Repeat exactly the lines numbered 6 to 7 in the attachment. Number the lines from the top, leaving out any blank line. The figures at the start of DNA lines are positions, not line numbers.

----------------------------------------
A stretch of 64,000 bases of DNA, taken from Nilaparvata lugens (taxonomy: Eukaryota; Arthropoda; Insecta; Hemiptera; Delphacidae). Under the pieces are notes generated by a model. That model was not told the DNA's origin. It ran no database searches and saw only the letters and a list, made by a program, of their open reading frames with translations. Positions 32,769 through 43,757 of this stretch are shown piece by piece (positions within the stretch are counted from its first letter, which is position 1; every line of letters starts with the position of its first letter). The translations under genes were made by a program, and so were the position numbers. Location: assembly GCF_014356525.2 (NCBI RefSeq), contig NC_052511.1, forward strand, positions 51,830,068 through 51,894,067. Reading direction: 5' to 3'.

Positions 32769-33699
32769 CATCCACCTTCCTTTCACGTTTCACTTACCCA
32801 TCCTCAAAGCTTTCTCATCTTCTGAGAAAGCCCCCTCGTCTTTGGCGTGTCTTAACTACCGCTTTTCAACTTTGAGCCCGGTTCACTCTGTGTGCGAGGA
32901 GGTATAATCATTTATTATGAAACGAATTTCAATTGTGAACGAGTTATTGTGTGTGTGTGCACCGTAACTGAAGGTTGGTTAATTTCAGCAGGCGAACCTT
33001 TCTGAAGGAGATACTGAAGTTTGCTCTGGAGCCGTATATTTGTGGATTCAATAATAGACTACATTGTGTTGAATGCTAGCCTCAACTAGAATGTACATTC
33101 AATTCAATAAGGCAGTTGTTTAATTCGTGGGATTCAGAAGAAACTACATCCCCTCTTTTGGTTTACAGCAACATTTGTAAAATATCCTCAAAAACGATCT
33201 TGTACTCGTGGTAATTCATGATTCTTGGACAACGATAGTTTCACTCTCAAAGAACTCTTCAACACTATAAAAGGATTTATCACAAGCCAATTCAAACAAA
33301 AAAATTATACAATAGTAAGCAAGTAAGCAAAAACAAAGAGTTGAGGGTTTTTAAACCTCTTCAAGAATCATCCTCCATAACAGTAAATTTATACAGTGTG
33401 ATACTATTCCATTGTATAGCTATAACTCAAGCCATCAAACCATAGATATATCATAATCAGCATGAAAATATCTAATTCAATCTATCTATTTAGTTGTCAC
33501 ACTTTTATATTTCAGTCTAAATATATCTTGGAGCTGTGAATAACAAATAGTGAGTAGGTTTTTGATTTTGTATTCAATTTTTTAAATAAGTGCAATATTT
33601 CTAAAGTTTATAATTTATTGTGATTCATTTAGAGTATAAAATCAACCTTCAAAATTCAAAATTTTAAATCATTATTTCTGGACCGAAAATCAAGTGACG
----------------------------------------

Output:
33001 TCTGAAGGAGATACTGAAGTTTGCTCTGGAGCCGTATATTTGTGGATTCAATAATAGACTACATTGTGTTGAATGCTAGCCTCAACTAGAATGTACATTC
33101 AATTCAATAAGGCAGTTGTTTAATTCGTGGGATTCAGAAGAAACTACATCCCCTCTTTTGGTTTACAGCAACATTTGTAAAATATCCTCAAAAACGATCT